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Why is J&K tense ahead of civic polls?

September 29, 2018 08:33 pm | Updated 08:33 pm IST

Jammu and Kashmir Police personnel search a car during high alert sounded in Srinagar on September 29, 2018.

Jammu and Kashmir Police personnel search a car during high alert sounded in Srinagar on September 29, 2018.

When are the elections?

The situation is volatile ahead of the four-phase elections for urban local bodies in Jammu and Kashmir, from October 8 to 16. Prime Minister Narendra Modi announced the civic elections in his Independence Day speech, but the main regional parties, National Conference (NC) and Peoples Democratic Party (PDP), are boycotting the process. Though the two parties welcomed Mr. Modi's announcement, they made a U-turn in a month.

Who are boycotting the polls?

Separatists and militant outfits have already started a boycott campaign and asked people to stay away from contesting the urban local body elections followed by panchayat polls in November. The militant outfit Hizbul Mujahideen has warned people of dire consequences if they file nominations. This has pushed the State to a rare phase where both separatists and mainstream parties are on the same page, though on different sides. The clock has been reversed to a 1996-like situation, when New Delhi grappled to find any mainstream party to contest the Assembly elections in the throes of widespread militancy. It was NC patron Farooq Abdullah who returned to Srinagar from London to contest the elections.

Why the anger?

However, this time, the call for a boycott by mainstream parties came from Dr. Abdullah, a three-time Chief Minister who heads the State’s oldest regional party. Back from New Delhi after showering praise on the late Prime Minister and BJP stalwart Atal Bihari Vajpayee at a commemoration ceremony, Dr. Abdullah had to firefight to save his political stock in Kashmir. Despite seeking elections for urban local bodies and panchayats repeatedly at meetings with the then Governor, N.N. Vohra, and newly appointed Governor Satya Pal Malik, the former Chief Minister on September 5 decided to boycott the polls. He blamed the Centre’s stand and the State government’s approach to the sensitive issue of Article 35A, a case pending in the Supreme Court. “The NC will not participate in these elections unless the Government of India and the State government clarify their position and take effective steps for protection of Article 35A in and outside courts,” said Dr. Abdullah. The PDP, too, decided to boycott the polls. Its president Mehbooba Mufti pointed the finger at the Centre, saying it had linked the elections and the issue of Article 35A before the Supreme Court by seeking a deferment on the grounds that a judgment would disturb the law and order situation. “People see this as an assault on the special constitutional status of the State,” she said. Article 35A allows the Jammu and Kashmir Legislature to decide who all are ‘permanent residents’ of the State and confer on them special rights and privileges. The Supreme Court has deferred to January 2019 the hearing of petitions challenging the validity of Article 35A.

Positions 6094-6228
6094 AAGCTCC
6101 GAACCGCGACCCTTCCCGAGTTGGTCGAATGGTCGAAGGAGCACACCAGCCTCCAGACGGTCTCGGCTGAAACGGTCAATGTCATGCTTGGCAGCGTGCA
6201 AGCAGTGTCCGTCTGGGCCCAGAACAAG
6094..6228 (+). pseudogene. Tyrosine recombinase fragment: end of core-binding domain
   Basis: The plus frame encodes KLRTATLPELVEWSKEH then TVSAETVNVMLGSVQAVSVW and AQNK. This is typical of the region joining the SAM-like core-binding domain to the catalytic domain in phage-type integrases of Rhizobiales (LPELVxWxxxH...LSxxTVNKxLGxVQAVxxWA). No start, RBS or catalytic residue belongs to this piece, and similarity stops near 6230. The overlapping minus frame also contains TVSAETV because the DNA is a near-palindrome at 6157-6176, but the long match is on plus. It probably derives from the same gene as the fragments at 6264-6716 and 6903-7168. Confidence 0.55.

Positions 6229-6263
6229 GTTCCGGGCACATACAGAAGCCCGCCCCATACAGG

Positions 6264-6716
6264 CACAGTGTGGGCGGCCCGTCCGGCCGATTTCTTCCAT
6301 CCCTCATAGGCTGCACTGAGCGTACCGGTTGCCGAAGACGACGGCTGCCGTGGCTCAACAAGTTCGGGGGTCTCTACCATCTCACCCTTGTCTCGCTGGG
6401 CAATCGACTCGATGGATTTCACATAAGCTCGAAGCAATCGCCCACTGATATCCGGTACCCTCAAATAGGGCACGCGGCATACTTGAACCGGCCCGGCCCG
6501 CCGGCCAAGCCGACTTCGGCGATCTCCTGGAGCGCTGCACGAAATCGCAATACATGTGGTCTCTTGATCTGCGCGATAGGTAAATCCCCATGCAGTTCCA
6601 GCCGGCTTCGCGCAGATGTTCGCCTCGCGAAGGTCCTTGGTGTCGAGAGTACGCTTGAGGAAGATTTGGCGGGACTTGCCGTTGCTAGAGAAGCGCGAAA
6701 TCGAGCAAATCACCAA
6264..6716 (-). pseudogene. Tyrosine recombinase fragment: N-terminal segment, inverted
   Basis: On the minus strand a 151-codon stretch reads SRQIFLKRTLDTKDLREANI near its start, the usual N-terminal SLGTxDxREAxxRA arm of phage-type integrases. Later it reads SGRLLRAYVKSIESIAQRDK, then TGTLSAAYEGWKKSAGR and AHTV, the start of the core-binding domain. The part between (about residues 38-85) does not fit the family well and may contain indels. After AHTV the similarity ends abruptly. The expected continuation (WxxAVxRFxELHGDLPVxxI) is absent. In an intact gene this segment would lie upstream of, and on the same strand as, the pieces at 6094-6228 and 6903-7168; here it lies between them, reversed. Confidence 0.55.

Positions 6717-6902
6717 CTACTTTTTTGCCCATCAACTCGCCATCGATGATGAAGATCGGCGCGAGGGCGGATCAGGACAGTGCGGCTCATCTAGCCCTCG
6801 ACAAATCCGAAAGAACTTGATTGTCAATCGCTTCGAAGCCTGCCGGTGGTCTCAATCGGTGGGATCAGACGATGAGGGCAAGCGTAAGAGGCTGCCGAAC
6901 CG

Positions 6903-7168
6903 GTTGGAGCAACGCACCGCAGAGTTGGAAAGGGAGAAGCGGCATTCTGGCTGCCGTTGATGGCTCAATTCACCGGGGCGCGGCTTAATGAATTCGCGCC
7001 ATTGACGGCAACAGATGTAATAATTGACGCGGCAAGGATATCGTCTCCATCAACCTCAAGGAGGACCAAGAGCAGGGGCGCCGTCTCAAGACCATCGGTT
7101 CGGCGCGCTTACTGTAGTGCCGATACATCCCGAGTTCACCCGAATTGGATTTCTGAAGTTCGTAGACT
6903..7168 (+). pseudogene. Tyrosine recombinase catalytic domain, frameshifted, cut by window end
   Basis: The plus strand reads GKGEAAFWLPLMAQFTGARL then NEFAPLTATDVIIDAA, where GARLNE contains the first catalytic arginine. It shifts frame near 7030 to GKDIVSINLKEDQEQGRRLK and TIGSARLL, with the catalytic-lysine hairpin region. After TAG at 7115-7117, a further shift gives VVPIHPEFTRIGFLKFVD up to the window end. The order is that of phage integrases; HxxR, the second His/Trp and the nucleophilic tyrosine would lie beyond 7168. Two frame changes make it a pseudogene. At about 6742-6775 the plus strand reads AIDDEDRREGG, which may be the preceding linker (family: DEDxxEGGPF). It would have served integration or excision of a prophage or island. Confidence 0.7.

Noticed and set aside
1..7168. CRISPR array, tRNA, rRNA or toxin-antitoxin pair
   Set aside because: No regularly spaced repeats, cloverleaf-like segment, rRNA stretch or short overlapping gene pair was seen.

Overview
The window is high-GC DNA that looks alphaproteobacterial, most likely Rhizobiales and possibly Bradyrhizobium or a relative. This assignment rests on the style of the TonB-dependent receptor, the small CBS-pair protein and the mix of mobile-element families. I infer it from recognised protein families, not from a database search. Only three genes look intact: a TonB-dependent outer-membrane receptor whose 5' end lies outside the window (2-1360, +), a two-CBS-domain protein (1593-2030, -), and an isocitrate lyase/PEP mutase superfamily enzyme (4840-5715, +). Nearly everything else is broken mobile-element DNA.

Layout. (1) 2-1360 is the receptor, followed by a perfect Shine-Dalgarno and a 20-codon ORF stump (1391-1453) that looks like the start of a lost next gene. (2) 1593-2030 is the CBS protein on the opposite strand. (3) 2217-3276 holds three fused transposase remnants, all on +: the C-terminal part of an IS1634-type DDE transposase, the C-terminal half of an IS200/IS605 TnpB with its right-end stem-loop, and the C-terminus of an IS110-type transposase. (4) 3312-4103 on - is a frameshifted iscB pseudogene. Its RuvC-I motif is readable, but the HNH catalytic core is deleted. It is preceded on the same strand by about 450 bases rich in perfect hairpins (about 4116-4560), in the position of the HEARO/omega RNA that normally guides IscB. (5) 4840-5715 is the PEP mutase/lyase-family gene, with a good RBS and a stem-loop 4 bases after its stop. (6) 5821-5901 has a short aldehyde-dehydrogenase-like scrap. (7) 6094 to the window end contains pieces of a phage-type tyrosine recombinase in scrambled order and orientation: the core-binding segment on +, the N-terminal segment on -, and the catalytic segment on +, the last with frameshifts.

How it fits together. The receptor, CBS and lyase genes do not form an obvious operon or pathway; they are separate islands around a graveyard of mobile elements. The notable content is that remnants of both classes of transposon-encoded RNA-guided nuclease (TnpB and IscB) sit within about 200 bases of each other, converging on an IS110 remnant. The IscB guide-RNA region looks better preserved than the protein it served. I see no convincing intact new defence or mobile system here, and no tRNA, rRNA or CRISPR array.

Who is contesting?

The CPI(M), the Bahujan Samaj Party, the Democratic Party Nationalist (DPN), the Awami National Conference and other smaller parties are staying away from the polls. However, the Congress decided to contest in a bid “not to provide a free field to BJP candidates to win these elections.” The BJP, for the first time ever, will be contesting from all wards.

What is the Governor’s stand?

The Governor described the elections as an attempt to “strengthen grass-roots institutions and a well-calculated move.” In 2008, 2010 and 2011, the elections, whether for the Lok Sabha, the Assembly or panchayats, did help New Delhi restore its position in the State. Internally, participation of people put both separatists and militants on the back foot and globally, the elections reflected a sign of normalcy in the State.

What is the fear?

However, holding elections in the absence of mainstream parties has put credibility of the polls at stake. The administration is apprehensive. For the first time, it is luring employees for poll duty with an additional one month’s salary. Despite a week left for the polls, there is no visible campaigning on the streets of the Valley. The last civic elections were held in 2005.

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